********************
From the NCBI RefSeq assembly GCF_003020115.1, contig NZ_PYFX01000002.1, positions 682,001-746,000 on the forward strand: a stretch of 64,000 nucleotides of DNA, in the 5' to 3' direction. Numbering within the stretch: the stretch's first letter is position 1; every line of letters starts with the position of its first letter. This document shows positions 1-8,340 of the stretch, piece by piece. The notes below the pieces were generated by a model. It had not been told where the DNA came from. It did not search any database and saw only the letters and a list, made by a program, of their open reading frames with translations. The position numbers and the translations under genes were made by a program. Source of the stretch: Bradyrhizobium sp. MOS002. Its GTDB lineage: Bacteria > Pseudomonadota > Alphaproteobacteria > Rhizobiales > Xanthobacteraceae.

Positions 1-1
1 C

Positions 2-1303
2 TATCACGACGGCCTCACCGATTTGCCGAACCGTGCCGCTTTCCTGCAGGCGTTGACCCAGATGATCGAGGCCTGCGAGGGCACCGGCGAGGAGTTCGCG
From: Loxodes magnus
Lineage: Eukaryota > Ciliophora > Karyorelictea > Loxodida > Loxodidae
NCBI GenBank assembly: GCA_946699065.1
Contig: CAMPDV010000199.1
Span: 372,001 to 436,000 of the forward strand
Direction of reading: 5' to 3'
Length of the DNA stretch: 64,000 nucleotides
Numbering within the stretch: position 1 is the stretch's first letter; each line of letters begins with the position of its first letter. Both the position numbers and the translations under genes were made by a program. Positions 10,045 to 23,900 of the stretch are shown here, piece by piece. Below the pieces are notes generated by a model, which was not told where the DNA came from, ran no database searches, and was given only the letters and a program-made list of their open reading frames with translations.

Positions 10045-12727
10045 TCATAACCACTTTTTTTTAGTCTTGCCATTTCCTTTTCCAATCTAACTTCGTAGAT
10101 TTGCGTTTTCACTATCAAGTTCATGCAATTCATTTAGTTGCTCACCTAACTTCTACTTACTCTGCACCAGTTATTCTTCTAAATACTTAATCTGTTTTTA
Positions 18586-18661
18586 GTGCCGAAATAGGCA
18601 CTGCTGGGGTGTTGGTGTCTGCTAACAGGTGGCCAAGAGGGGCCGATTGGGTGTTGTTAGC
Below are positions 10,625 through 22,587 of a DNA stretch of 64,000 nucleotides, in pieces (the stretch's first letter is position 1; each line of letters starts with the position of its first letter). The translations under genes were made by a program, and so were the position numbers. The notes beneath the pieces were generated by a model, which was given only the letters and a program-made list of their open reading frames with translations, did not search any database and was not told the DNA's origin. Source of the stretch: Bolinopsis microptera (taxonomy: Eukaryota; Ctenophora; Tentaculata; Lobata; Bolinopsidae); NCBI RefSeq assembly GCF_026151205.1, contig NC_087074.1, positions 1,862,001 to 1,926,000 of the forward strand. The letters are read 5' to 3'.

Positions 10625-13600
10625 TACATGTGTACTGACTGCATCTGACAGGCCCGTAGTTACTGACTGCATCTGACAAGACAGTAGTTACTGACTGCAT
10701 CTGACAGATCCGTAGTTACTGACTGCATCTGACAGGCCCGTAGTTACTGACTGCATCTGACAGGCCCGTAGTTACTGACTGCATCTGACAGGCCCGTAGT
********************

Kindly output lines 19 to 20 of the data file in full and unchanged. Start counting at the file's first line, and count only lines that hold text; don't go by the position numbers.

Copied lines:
18601 CTGCTGGGGTGTTGGTGTCTGCTAACAGGTGGCCAAGAGGGGCCGATTGGGTGTTGTTAGC
Below are positions 10,625 through 22,587 of a DNA stretch of 64,000 nucleotides, in pieces (the stretch's first letter is position 1; each line of letters starts with the position of its first letter). The translations under genes were made by a program, and so were the position numbers. The notes beneath the pieces were generated by a model, which was given only the letters and a program-made list of their open reading frames with translations, did not search any database and was not told the DNA's origin. Source of the stretch: Bolinopsis microptera (taxonomy: Eukaryota; Ctenophora; Tentaculata; Lobata; Bolinopsidae); NCBI RefSeq assembly GCF_026151205.1, contig NC_087074.1, positions 1,862,001 to 1,926,000 of the forward strand. The letters are read 5' to 3'.